B: It’s been a journey with a big corporate backdrop.

 

G:Favourite xbox game though? I’m sure you would’ve played one at Microsoft.

 

B: Oh look, oh my god. So the only game that I would play now is whatever their big equivalent to Gran Turismo is, their big driving game but that’s it. You know, we were encouraged at Microsoft back in London, in Soho, to all have an Xbox on our desks with dual monitors. I never used mine, 

 

G: Some people watching are going to be “Oh my god, are you kidding?”

 

B: I know it was the weirdest thing. But I had two cousins who enjoyed a lot of demo games, so they used to get them through the post now and again. So I was favourite uncle for a while.

 

G: That’s good to know. So, coming on to OneFlare, what attracted you to a startup like this?

 

B: Look, here’s here’s the interesting thing and this might well form a theme throughout the discussion is–I hadn’t really heard of the business. So that was fascinating to me because when I saw the revenue that the business was generating, when I saw some of the SEO capability of the business and I had a friend of mine… So in in the MBO, we had a business called HopFrog, which was a global directory player that had been largely smashed by Panda in 2012. And so I had a very capable manager from HopFrog take a look at OneFlare and he was super impressed by the way the site had been built, by the SEO effects that had been built in, by its ability, its PageRank et cetera. And so you’ve got a business that in terms of broad optics was doing a phenomenal job and nipping at the heels of the incumbent and yet from a brand awareness perspective, I hadn’t heard of it. In fact, many people haven’t heard of it. And so I thought this is a really terrific opportunity to take something and once the product journey is right, then give it some brand presence and help them explode. So that’s where we’re at.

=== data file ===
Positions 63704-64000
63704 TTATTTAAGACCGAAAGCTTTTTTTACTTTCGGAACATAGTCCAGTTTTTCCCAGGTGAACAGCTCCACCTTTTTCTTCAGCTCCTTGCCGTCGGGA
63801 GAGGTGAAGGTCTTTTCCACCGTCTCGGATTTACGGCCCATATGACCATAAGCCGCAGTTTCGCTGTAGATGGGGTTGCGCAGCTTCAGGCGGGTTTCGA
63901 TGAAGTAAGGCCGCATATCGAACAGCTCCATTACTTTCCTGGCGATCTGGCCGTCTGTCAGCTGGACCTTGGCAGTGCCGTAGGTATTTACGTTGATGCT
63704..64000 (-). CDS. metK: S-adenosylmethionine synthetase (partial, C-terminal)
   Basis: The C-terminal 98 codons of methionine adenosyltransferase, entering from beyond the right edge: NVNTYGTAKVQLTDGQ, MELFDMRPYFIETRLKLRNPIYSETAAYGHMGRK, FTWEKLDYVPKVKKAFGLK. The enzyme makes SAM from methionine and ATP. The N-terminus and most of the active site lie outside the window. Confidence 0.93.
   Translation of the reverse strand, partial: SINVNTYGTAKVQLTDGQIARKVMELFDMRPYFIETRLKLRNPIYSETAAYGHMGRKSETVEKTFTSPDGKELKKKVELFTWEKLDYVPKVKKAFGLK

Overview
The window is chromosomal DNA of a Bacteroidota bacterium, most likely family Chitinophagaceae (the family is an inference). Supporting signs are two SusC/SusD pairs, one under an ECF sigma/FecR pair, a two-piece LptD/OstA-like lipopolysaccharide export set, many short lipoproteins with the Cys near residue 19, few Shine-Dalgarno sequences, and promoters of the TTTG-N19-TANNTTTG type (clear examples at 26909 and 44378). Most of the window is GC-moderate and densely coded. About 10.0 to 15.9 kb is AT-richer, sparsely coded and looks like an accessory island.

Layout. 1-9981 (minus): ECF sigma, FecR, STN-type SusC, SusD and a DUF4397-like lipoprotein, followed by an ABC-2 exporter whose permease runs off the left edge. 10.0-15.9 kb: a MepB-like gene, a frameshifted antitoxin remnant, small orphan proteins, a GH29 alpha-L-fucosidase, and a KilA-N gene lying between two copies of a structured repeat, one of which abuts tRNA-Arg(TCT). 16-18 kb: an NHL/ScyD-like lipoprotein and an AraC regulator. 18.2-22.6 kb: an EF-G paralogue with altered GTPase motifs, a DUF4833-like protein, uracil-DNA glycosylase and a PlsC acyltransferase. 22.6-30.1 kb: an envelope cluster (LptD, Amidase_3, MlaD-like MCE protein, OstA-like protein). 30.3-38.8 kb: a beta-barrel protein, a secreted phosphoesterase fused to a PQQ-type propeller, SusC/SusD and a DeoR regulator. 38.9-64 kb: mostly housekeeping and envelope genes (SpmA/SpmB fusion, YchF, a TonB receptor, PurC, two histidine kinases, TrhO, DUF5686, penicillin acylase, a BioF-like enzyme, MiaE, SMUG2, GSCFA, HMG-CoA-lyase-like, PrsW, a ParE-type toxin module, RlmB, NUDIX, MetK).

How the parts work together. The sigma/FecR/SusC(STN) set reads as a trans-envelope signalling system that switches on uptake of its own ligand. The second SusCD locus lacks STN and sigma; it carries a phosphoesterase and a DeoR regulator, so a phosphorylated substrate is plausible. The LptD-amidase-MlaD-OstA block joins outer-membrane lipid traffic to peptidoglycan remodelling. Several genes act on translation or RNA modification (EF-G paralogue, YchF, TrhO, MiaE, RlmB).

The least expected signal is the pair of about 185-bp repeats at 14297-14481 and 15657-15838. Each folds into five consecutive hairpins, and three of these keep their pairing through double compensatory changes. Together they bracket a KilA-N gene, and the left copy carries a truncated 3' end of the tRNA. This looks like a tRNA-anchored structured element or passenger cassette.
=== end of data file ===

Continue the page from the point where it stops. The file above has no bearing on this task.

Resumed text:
G: So for day one or the first year or two startups that generally watch these… From your experience with these businesses, if you were to start something like this again, what would be the the three things that you would focus on?